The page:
How telecoms firms should select their CX tech partners

CX Network speaks with Gautam Borah, vice-president of customer operations at Vodafone Idea Ltd. India, who offers his advice to decision-makers within the telecoms space on how to select customer experience (CX) technology vendors and why businesses should trust their own decision-making mechanisms

Ben Watts

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Customer experience management technology

Gautam Borah knows only too well the perils facing telecoms companies when it comes to selecting CX technology vendors.

 Speaking exclusively to CX Network, Vodafone Idea Ltd.’s India’s vice-president of customer operations advises telecoms decision-makers to ensure they do not fit their businesses into a technology – “it has to be the other way around”.

 “Don't fit your business into the technology,” Borah remarks. “Instead, define the metrics, create an operating model and make sure the employees responsible possess the right skill set and a digital mind set.”

CXN Live: Customer Experience for Telecoms

Join on the April 14 and 15, 2020 as we examine how telecom operators can increase customer engagement and stickiness, lower overheads and maximise profits in a crowded market.

 In qualifying his advice, Borah cites a prior experience from an earlier assignment where his company had to select a solution for recording calls, with the ability to handle a large volume of approximately 50 million calls a month.

 “For this, we set out a criteria consisting of three abilities,” he explains. The first point of this criteria related to the ability of each solution to handle a huge volume and select the right sample size.

 The second ability focused on the type of analytics built around the solution. On this, Borah asked if the solution would provide the right insights into the customer, such as picking up certain terms that could point toward the potential for churn.

 The third – and most important point – says Borah, was that it linked to a business metric and that it is pertinent to the current business model and economic climate within which the business operates.

“We selected a metric which was repeat calls and looked at how many times the customer is calling you back to enquire about the same problem,” he remarks. “Because that focused on number of calls, it was a direct business metric.”

 Trust your own business sense

 Using the criteria, his company was able to compile a shortlist of three vendors which it placed into the proof-of-concept (POC) phase, all while continuing to be open with its potential partners.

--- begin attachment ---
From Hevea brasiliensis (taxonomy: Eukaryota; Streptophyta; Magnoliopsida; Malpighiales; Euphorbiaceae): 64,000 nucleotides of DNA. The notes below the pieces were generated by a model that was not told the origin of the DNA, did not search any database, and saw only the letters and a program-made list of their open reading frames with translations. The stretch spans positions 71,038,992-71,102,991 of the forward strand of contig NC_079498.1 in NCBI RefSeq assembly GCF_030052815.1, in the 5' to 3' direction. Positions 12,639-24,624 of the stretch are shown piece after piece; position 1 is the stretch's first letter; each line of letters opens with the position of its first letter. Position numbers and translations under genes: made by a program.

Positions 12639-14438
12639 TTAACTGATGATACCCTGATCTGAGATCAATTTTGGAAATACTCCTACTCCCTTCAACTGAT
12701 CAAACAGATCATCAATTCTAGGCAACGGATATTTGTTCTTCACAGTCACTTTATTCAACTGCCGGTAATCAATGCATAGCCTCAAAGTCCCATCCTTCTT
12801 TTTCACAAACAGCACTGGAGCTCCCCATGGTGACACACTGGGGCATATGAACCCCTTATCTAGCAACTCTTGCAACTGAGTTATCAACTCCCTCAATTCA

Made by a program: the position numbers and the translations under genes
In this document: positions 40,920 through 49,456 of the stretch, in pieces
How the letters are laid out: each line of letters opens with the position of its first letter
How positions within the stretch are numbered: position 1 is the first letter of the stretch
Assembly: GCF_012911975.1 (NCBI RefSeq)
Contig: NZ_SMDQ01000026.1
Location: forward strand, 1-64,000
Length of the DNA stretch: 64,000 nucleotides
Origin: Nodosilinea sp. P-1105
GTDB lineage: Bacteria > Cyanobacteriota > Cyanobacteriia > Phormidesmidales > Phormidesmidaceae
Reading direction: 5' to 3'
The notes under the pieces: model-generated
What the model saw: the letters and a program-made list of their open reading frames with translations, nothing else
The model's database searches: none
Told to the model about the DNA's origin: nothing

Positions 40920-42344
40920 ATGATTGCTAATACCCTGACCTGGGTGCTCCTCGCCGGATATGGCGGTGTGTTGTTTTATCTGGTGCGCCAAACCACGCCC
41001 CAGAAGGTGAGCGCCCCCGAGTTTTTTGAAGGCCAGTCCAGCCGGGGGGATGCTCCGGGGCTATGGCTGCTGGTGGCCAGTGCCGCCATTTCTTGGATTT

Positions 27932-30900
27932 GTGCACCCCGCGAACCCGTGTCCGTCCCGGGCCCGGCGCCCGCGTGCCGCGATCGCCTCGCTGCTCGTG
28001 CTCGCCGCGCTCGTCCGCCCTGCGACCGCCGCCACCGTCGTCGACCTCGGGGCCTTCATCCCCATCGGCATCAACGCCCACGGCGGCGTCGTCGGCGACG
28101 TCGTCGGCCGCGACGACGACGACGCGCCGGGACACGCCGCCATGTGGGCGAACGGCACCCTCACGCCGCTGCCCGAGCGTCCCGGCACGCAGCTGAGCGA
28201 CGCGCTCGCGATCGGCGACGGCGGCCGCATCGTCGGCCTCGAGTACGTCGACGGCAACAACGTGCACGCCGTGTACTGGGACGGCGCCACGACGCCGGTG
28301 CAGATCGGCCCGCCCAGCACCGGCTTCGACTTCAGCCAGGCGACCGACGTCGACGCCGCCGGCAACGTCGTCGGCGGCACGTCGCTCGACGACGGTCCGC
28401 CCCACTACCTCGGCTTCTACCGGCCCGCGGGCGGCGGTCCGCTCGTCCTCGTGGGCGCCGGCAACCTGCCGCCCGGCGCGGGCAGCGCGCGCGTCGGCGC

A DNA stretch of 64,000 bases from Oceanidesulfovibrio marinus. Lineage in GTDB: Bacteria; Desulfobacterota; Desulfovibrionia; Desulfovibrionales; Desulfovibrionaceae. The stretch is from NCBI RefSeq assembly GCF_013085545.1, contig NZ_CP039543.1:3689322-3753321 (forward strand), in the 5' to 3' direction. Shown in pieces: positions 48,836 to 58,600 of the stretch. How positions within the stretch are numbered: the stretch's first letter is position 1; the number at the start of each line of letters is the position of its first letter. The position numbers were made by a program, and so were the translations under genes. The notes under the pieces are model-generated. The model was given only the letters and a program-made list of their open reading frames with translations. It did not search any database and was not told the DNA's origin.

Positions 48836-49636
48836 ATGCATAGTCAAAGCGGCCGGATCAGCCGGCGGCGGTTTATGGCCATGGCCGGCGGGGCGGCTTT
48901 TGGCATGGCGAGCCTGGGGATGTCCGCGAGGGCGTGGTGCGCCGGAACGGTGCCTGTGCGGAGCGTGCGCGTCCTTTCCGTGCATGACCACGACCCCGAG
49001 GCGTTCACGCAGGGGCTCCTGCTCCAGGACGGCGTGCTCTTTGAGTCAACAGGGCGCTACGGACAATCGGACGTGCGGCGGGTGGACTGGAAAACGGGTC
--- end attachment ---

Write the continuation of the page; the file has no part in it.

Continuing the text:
“We told them to carry out the POC for three months and outlined the criteria we were going to use,” Borah notes.

 The two remaining vendors on the shortlist were placed in parallel, but separate locations, with the results after three months helping the organization to select its preferred vendor.

 Borah’s leading piece of advice for any decision-maker is to make sure you are not looking to implement a technology because you have been influenced by a competitor’s decision. 

 “I call it ‘being influenced by neighbors’,” he says. “It’s as if a neighbor has bought a car, so you also want to buy a car – when you don't need it!”

 Instead, Borah advises that rather than fitting your business to a technological solution, you should assess the kind of solution you require at a specific stage in the customer lifecycle.

Enforcing a decision-making strategy

Discussing decision-making throughout the telecoms industry, Borah believes there are four stakeholders that should be involved in any CX investment decision-making process.

 “The first is the functional owner – the CX leader – because this person knows the requirements,” he remarks. “The second is the IT team, because they know how to implement the solution, the third is the CFO and [in some cases] the fourth is the CEO depending on the quantum of investment.”

 To ensure the process works and in order to refine it, Borah says the functional owner must be responsible for shortlisting any vendors and their solutions, before involving IT who will provide validation for a solution by ensuring it works. At this stage, any unviable solutions can be discounted, refining the shortlist.

 Following the POC, a business case should be made, which is shared with the CEO / CFO or a committee that takes final business decisions, who can then assign budget.

 “Selecting a technology vendor is a journey comprising many hurdles,” Borah notes. “Especially so in the highly competitive and high-volume telecoms vertical.

 “Select the wrong vendor and your competition stands to gain,” he warns. “Pick the right partner and the results can lead to an increase in market share.”

To hear more from Borah and other leading CX practitioners tune into CXN Live: APAC Online 2020 this March.

Photo by Shane Aldendorff from Pexels

CXN Live: Customer Experience for Telecoms

Join on the April 14 and 15, 2020 as we examine how telecom operators can increase customer engagement and stickiness, lower overheads and maximise profits in a crowded market.


Gautam Borah
Author and Speaker, Vice President Customer Operation
Vodafone Idea Ltd